Friday’s Weekly Round-Up – 116

William S. Burroughs zu Besuch bei Brion Gysin, Paris, Oktober 1979. Bildreproduktion, Foto: Udo Breger, VG-Bildkunst

There’s going to be a big new William Burroughs show opening next week in Hamburg, at the Deichtorhallen (from March 15 – August 18), curated by Udo Breger and Axel Heil – “The exhibition’s goal is to make tangible, in review, and for the first time within Europe on such a scale, the visionary volatility of William S. Burroughs‘ literary output, while at the same time showing the impact of his ideas and philosophy on a wider network of authors, musicians, composers, painters, photographers, video artists and film-makers. The curators (and the Director of the Deichtorhallen, Dirk Luckow) will be speaking (introducing the show) on Friday night.

This, hot on the heels of (last year’s) Austrian show, Cut-ups, Cut-ins, Cut-outs  (see this recently-posted video). That exhibition (which opened on February 7) is currently on view at The International Center of Graphic Arts in Ljubljana, Slovenia.

Kerouac Lowell celebrations, incidentally, see here.

and a new one (in Houston, Texas), see here

Andrew O”Hagan’s piece on the Beats (principally, Kerouac – it’s a nominal review of Joyce Johnson’s new memoir and the On The Road movie), in the New York Review of Books , is a must-read. “Kerouac and the Beats”, he writes, “more than any other school or group or tradition in American letters have spawned a miasma of retellings in every genre”…”the Beats..were..part of the process by which fictionality became entwined with everyday selfhood…with the Beats it was always about their lives”. He goes on to make some pretty trenchant remarks about that old saw – the Beat Generation and sexism – “We might put the male chauvinism down to the times, but what of the Women Beware Women aspect (?)”, he asks (and) “We don’t judge writers, even very holy, freewheeling, ones, on how they treat their wives and children, or how they cheat on their girlfriends. We look at the work and accept what miracles we can, on their own account mainly, but also in lieu of moral perfection…”

Ronald L Collins and David M Skover, in their new book, Mania – The Story of the Outraged and Outrageous Lives that Launched a Cultural Revolution, put it more succinctly – “It was a world where, by and large, men were verbs and women objects”.
Collins and Skover, both University law-professors (and co-authors of 2002’s The Trials of Lenny Bruce), obviously focus a good deal on the legal issues (the “Howl” trial, Naked Lunch, the interface between legislation and morality, questions of personal responsibility, free speech). Their book (just out) has had some enthusiastic early reviews. From Kirkus Review – “A balanced history, sometimes admiring, sometimes blistering..” (and) Karl Woolf, at CCLaP (Chicago Center for Literature and Photography) – “This is  an outstanding book for those curious about the Beats, but (who) don’t know where to start” (Woolf also notes that it features “a comprehensive bibliography of novels, poetry, biography, newspaper articles and academic criticism”). Some may be put off by the book’s easy “novelistic” form and the initial focus on Beat “scandal” (Lucien Carr-David Kammerer (inevitably!), Joan Burroughs  (likewise, pertinent to the case), “death, drugs and depravity” – the “mania” of the title) – but that’s doubtless what will sell copies. “The madcap savage world of the Beats is laid out in spades”, Publisher’s Weekly, somewhat breathlessly, crows. The authors will be appearing in Washington D.C., March 10, New York City, March 14 and Charlottesville, Virginia, March 23rd.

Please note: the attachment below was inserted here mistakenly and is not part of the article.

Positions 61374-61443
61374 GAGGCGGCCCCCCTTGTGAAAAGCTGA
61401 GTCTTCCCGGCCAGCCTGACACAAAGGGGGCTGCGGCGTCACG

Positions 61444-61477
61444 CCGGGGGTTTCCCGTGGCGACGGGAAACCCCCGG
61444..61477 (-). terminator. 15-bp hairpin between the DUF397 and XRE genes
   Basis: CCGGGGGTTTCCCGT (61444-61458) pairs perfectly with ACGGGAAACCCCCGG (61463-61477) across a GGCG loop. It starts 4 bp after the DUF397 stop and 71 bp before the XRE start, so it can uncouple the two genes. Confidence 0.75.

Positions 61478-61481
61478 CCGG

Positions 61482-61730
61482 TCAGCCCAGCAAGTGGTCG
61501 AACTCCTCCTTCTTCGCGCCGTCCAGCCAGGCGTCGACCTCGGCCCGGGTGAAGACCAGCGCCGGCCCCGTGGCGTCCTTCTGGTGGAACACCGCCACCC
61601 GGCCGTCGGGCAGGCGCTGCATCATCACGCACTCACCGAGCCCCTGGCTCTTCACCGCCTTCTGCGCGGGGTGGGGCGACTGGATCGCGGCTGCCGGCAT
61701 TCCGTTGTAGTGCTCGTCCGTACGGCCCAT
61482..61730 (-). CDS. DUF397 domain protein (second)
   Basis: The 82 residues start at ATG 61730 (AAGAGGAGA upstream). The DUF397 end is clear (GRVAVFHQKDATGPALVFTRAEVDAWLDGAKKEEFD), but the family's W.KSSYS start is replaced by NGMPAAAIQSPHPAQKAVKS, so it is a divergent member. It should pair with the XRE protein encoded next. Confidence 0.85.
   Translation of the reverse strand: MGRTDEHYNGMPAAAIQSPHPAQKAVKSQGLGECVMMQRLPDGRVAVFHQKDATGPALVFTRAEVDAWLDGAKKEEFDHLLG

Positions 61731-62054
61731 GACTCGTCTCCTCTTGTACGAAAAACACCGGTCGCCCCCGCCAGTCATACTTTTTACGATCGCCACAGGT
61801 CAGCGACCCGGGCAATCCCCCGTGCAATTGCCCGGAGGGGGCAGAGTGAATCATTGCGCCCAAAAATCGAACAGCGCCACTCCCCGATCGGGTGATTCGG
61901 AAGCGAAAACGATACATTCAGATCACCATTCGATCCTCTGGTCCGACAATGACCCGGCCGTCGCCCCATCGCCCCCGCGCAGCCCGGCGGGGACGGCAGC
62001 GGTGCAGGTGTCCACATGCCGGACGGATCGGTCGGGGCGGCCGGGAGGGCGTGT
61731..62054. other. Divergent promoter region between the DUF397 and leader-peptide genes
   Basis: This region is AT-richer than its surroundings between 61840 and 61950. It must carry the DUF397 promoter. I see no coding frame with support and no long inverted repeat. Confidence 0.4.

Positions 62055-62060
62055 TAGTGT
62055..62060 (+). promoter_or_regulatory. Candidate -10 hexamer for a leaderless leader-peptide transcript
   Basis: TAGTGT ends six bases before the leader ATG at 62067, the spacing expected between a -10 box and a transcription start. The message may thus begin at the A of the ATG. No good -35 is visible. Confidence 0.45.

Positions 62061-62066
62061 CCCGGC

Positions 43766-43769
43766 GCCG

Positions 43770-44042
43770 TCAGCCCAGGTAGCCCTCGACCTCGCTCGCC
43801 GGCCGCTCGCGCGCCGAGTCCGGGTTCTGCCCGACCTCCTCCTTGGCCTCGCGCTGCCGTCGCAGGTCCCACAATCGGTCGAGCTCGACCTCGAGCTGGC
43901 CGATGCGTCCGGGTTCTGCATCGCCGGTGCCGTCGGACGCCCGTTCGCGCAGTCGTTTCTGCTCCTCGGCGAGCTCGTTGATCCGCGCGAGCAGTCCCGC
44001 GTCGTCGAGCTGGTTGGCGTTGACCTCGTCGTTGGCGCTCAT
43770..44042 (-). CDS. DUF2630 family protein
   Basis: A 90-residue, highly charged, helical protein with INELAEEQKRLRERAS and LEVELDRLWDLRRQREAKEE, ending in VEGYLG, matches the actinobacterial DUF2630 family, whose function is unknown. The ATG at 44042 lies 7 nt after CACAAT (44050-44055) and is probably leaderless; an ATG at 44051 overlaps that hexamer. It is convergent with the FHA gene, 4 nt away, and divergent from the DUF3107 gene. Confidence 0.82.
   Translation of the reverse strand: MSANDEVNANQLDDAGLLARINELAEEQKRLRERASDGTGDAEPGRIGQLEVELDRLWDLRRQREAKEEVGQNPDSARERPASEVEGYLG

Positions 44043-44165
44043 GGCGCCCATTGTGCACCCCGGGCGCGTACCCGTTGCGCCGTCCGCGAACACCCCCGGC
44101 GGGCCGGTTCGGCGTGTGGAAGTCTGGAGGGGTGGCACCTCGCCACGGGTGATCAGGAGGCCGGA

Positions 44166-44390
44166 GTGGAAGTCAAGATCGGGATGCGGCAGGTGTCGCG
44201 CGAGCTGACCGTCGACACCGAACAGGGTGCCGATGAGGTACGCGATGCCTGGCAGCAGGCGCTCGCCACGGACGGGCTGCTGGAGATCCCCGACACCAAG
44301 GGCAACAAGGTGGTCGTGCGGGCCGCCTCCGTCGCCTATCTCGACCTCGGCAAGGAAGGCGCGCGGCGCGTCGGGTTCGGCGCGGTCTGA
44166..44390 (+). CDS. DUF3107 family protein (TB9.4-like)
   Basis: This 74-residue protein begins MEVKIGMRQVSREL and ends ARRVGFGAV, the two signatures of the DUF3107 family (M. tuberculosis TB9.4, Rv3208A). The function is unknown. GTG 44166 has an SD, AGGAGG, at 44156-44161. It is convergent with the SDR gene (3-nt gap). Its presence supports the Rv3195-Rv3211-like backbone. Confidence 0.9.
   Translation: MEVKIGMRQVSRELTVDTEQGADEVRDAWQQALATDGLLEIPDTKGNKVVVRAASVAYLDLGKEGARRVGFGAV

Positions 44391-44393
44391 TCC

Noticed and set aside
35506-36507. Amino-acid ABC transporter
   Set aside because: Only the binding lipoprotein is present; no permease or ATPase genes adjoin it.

Early word on Richard Hell‘s memoir (due out March 12) – I Dreamed I Was A Very Clean Tramp – looking back to 1976 – “Allen Ginsberg once liked my looks on the street and invited me over..I declined without hesitation, automatically, never having felt much rapport with Ginsberg from his writings, and because it wasn’t in my range to give encouragement to a gay guy trying to pick me up, though it didn’t bother me.” Richard would soon become Allen’s upstairs neighbor (in the legendary “poets building” at 437 East 12th Street). This dismissal here should not be taken too simplistically. We’ve already charted the connection from the “Blank Generation” to the “Beats” – here – (here‘s Daniel Kane’s scholarly article on “Hell’s roles in the late sixties and early seventies as a small-magazine publisher and poet”) and Richard speaks eloquently about his relation to Beat culture in Maria Beatty’s 1989 documentary, Gang of Souls.
He will be reading from the book at City Lights, March 25.

Robert Johnson (had he lived) would have been 101 today, by the way!

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